Review: The boy, the mole, the fox and the horse

I’m not much of an artist, and usually I’m not much interested in things I can’t really do, but over the last few years I have begun to develop an appreciation for drawings. For sketches and cartoons. Especially, it must be said, for political cartoons. One of my favourite cartoonists is the late David Low.

I picked up The boy, the mole, the fox and the horse by Charlie Mackesy more out of curiosity than anything else. And because of the beautiful cover. Not that I judge books by their covers. But it is beautiful. And so is the story.

The boy, the mole, the fox and the horse

This is not really a story, though it has a beginning, a middle and an end. It’s more a series of sketches and watercolours with connecting handwritten captions. It’s the sort of book you can pick up and open, anywhere, and begin to read, whether it’s the first time you’ve read it or the eightieth. And it’s suitable for readers of all ages, as well.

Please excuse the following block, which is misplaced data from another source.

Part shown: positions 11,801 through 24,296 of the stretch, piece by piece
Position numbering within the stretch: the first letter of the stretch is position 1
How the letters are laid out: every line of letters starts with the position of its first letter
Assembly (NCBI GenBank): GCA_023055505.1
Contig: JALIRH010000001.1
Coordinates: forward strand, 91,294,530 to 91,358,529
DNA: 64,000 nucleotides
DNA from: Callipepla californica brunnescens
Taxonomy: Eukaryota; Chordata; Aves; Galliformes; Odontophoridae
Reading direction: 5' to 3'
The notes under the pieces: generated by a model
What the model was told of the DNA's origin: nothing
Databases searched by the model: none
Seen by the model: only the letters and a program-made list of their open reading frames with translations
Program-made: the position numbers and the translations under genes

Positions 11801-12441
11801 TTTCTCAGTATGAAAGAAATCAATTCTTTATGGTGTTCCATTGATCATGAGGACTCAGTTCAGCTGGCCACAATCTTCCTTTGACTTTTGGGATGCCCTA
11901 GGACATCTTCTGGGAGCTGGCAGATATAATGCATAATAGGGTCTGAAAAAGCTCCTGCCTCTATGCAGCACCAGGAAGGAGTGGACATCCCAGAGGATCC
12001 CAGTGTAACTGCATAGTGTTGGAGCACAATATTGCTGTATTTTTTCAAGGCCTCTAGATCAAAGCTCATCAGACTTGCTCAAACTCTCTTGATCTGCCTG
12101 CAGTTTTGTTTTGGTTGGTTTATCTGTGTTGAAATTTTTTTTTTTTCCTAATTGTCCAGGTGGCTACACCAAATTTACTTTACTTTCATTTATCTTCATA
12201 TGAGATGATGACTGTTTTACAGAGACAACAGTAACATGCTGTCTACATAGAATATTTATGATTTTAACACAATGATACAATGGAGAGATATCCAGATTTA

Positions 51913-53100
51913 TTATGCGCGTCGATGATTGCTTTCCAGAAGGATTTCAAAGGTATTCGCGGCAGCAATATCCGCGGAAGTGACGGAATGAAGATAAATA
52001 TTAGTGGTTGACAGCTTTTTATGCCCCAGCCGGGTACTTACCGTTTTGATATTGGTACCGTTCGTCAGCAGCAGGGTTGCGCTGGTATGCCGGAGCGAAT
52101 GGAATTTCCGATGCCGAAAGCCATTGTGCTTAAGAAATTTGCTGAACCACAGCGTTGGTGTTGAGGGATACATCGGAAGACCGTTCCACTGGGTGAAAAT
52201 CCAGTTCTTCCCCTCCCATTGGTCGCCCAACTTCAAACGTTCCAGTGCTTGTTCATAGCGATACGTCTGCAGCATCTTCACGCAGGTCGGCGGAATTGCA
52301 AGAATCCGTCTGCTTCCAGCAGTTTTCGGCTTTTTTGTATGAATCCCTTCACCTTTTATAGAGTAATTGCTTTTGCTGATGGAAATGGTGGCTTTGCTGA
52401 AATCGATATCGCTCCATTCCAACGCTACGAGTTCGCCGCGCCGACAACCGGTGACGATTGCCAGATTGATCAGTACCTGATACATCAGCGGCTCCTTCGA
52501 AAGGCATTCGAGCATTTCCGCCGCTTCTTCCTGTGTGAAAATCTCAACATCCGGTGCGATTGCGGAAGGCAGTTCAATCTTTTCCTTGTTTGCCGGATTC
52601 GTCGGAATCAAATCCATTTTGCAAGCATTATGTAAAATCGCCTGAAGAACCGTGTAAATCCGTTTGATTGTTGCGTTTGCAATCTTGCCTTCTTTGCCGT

It is a beautiful book, to look at and to read. I particularly love the mole, who seems to have something of a one-track mind regarding cake. The mole’s philosophy, you see, is simple: “If at first you don’t succeed, have some cake”, which he says works every time. A simple, but effective philosophy. It’s full of all sorts of cheery advice like that.

Turns out, Mackesy was The Spectator’s cartoonist for a while. And he didn’t go to Art School.

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